Last week we were part of a very exciting workshop in Manchester, hosted by Roger Broadbent from the Dyslexia Institute UK. The workshop was full of exciting ideas on how to help people who struggle with dyslexia in the Greater Manchester area and beyond. Dybuster was invited to the event to talk about our software Calcularis, software aimed at challenging the difficulties that come with dyscalculia and mathematical anxieties. We spoke about the lesser-known learning difficulty dyscalculia, the problems that come with it in everyday life and how Calcularis can be used to help overcome it.
The Workshop started with an inspiring talk from Christina, a nurse consultant, who despite struggling with reading and writing all her life, only being diagnosed with dyslexia back in 2011, has managed to gain a PhD. She raised the key points that there is an essential need for early screening of dyslexia and that the cost of a full test is too high for most families to afford.
We were then put into groups at our tables and were asked to create a mind map of ideas on how the NHS might set the example for neurodiversity in the workplace and how they could make hospitals more accessible to those with learning difficulties. It was really exciting to participate and hear what is currently happening and what improvements could be made in these spaces, such as the simple and cost affective Communication and Information Passport.
Claro Software gave a very quick and impressive talk on their applications, which there are a lot to cover but I will recommend one free application demonstrated on the day called Claro ScanPen. This App enables you to quickly take a photo of some text you’re finding hard to read, then the application processes the images and reads you back the text instantly!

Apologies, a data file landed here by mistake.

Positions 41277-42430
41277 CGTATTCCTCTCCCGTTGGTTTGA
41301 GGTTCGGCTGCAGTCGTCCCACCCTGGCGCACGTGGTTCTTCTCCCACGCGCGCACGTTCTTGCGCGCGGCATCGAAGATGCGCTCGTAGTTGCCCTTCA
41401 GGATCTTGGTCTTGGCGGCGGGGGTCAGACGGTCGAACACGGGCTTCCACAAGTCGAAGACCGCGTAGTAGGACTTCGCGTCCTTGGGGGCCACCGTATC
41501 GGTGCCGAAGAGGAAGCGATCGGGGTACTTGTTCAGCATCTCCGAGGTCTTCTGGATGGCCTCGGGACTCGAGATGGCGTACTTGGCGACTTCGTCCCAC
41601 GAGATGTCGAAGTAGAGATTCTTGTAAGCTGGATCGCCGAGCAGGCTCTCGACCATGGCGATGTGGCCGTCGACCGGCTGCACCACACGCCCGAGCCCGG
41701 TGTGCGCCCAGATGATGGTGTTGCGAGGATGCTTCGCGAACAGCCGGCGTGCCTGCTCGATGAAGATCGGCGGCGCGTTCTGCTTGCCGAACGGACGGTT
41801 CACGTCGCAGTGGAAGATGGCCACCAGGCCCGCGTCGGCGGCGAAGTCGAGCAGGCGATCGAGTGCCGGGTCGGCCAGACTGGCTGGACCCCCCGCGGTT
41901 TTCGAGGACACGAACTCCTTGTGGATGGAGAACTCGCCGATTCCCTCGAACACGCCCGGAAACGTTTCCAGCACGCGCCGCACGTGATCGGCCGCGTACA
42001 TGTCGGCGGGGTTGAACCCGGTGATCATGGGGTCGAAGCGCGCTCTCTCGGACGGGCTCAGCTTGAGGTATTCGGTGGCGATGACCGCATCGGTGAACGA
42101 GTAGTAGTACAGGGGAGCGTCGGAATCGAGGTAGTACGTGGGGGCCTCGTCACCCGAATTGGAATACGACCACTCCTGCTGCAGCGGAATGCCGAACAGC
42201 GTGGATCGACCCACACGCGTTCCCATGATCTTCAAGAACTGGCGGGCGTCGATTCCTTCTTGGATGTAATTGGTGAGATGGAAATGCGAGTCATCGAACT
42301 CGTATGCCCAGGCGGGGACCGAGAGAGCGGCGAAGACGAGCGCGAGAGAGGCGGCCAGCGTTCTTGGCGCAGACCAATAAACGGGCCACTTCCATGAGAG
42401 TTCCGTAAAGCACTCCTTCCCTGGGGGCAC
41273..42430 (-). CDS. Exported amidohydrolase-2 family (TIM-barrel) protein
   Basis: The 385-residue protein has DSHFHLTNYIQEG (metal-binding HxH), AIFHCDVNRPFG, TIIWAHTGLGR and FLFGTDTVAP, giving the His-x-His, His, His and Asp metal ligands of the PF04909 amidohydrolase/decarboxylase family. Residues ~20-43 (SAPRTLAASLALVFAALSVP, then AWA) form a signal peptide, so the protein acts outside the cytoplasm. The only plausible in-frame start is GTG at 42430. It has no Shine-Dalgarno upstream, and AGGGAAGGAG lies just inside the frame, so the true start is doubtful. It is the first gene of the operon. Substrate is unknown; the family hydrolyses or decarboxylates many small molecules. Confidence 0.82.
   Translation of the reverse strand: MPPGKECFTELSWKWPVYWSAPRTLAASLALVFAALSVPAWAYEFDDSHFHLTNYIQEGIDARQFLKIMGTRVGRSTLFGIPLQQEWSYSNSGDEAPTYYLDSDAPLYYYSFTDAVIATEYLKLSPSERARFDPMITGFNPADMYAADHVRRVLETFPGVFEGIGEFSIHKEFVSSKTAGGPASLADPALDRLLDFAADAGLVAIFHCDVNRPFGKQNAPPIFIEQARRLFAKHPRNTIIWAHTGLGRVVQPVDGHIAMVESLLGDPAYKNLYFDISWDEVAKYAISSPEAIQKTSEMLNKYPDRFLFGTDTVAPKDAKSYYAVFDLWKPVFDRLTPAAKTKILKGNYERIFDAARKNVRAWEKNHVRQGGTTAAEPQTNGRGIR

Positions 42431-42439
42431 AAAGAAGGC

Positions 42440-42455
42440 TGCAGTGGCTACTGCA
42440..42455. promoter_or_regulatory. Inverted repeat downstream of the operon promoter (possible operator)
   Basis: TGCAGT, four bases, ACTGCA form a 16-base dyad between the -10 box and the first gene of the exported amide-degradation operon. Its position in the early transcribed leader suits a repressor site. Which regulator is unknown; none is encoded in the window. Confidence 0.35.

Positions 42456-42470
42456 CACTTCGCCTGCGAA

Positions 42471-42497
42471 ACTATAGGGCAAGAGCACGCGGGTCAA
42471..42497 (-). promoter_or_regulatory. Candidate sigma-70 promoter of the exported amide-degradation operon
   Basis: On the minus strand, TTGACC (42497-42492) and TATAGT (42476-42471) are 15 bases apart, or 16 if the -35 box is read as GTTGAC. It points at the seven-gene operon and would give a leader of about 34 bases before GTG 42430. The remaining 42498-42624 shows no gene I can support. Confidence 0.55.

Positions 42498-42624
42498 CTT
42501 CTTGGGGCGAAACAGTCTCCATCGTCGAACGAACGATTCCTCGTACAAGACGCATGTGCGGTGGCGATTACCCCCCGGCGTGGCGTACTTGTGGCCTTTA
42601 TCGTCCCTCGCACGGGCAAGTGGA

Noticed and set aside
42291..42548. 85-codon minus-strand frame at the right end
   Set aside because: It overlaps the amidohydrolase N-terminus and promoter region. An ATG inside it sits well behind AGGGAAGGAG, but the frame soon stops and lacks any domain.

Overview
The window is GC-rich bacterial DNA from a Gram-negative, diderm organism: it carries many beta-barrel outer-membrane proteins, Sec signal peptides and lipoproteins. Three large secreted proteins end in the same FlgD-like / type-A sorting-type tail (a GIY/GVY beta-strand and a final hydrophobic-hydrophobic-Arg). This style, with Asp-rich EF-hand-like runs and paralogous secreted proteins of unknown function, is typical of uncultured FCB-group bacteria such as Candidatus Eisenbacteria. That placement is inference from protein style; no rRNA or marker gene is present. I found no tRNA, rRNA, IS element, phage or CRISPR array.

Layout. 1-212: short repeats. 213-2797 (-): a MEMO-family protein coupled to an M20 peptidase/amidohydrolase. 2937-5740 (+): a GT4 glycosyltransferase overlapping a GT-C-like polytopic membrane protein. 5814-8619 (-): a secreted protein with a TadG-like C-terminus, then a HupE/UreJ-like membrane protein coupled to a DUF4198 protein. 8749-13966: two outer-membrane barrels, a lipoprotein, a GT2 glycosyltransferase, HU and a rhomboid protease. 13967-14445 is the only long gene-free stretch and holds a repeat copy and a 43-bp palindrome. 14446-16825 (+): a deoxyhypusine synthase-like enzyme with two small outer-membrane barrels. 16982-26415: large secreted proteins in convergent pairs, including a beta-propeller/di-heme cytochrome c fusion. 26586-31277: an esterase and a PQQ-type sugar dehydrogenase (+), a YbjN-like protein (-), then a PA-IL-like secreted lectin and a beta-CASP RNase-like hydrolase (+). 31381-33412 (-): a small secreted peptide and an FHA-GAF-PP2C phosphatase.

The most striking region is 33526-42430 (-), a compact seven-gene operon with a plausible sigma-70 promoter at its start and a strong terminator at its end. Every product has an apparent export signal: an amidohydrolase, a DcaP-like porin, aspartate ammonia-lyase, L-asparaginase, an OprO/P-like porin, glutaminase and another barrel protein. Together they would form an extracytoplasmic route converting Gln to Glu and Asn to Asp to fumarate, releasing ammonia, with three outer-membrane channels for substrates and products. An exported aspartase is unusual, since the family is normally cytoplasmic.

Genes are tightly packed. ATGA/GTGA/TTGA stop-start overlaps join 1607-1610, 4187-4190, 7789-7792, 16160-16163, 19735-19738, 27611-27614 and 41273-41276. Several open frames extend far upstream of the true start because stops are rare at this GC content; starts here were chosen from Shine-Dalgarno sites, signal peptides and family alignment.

Bob from Lexable showed the power of their Global AutoCorrect software that incredibly could understand phonetic spellings of words and correct them, which of course is of great use for those writing with dyslexia.
Then Matchware showed us their mind-mapping program MindView, which offered an easy to understand way of creating mind maps to help manage and organise whatever it is you or your company is working on.
We then got back into our groups and started mind-mapping (perhaps we should of used MindView) ideas on how to help the older generations that are discovering late in life that they have a learning difficulty such as dyslexia or dyscalculia. This was a complicated task but the general consensus was that there should be free screening perhaps from the GP or the NHS to provide support to those that are maybe not yet aware that they need it. There was even a mention of inter generational co-housing where younger people can find a peer to live with and they can provided mutual support for each other.
To finish of the workshop we had a surprise talk from Greater Manchester’s MEP Julie Ward she explained her position and how she will keep fighting for support in learning difficulties until the very last day of her post in the European Parliament.